Back in the 60s I was one of the many who admired the lanky Jesuit anthropologist Teilhard de Chardin. The Phenomenon of Man we took to be a phenomenal book, a brave attempt by a scientist=priest to fuse science and faith, Darwin and Christ in one grand vision. Forty years later the book has pretty much slipped from sight, and many of Teilhard's early admirers, like me, wonder what it was about the book we then found so exciting. Brave, yes, but far too fuzzy, jargonistic, and idiosyncratic to have endured.
But give Teilhard this: He imagined the internet long before it was invented by Al Gore (wink-wink, nudge-nudge). Except Teilhard called it the Noosphere, a layer of disembodied thought wrapping the Earth. If the Earth were an infinite flat plane, he said, the human species would simply disperse forever as it grew in numbers and there would be no pressure building towards progress. But because the Earth is a sphere, as our numbers increase we are perforce impressed upon each other, and our minds are mutually stimulated by proximity: He wrote: "Thanks to the prodigious biological event represented by the discovery of electromagnetic waves, each individual finds himself henceforth (actively and passively) simultaneously present, over land and sea, in every corner of the earth."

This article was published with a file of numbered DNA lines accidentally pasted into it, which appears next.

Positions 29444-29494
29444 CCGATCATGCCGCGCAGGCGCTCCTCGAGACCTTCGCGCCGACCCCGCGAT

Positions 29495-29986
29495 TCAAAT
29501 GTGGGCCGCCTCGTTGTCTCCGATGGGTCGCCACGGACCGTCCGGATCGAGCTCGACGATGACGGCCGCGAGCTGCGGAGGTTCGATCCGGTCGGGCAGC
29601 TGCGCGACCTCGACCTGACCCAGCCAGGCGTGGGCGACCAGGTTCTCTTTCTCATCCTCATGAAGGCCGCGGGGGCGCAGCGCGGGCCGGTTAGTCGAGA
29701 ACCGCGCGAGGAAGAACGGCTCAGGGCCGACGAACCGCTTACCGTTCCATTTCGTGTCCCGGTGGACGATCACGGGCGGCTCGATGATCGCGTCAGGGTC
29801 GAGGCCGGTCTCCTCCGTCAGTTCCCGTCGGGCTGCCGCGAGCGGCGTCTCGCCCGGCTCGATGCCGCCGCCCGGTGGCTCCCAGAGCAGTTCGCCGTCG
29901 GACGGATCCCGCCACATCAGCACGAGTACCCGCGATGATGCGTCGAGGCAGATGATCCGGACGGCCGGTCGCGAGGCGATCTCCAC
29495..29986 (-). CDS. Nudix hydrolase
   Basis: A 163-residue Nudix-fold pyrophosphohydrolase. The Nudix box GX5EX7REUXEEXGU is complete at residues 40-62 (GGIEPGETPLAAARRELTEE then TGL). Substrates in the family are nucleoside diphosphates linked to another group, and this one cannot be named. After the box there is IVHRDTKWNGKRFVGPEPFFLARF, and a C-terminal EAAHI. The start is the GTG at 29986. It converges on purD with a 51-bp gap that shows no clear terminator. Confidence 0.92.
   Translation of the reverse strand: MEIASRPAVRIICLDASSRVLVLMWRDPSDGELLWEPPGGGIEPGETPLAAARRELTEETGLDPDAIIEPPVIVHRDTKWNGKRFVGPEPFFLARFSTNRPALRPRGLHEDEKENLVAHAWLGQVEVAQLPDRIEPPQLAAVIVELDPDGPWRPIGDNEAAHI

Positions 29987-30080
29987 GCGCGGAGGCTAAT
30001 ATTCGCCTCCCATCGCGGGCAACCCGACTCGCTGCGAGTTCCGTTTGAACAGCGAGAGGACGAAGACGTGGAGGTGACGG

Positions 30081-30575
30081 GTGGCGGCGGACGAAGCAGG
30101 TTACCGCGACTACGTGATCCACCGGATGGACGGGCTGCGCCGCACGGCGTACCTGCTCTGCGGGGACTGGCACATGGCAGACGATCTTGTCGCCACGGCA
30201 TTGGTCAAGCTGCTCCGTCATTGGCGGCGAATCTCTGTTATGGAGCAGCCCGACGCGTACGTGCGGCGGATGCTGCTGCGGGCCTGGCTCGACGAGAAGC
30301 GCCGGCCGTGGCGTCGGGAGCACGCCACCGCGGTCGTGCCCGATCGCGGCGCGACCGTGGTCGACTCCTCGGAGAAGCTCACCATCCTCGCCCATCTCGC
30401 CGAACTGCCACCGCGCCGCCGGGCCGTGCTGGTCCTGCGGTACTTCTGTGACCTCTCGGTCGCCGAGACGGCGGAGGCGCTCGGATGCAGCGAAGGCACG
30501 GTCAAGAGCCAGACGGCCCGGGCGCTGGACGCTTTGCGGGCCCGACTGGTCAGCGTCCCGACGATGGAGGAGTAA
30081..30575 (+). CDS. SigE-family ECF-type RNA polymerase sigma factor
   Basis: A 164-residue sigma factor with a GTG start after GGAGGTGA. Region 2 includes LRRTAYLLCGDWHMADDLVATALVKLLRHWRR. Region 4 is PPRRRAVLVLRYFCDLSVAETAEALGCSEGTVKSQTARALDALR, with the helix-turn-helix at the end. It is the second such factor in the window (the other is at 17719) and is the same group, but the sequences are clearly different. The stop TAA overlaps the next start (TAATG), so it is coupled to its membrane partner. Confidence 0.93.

Not even Al Gore could say something like this: "And now, as a germination of planetary dimensions, comes the thinking layer which to its full extent develops and intertwines its fibers, not to confuse and neutralize them but to reinforce them in the living unity of a single tissue." Whew!
So let the gigablogs bloom. MySpace. The FaceBook. And now, YouTube, more than 50,000 personal video clips uploaded daily, everyone a director and producer. Every little drama of life made instantly available over land and sea in every corner of the Earth. And, no, I haven't seen the hot sexy blonde chick putting on her socks -- with my dial-up connection I'd be asleep before she got them over her toes -- but I read about her last week in the London Sunday Times, and wondered as I did so if this is what Teilhard had in mind when he dreamed of the deployment of the Noosphere, on the way to his grand and glorious apocalyptic Omega.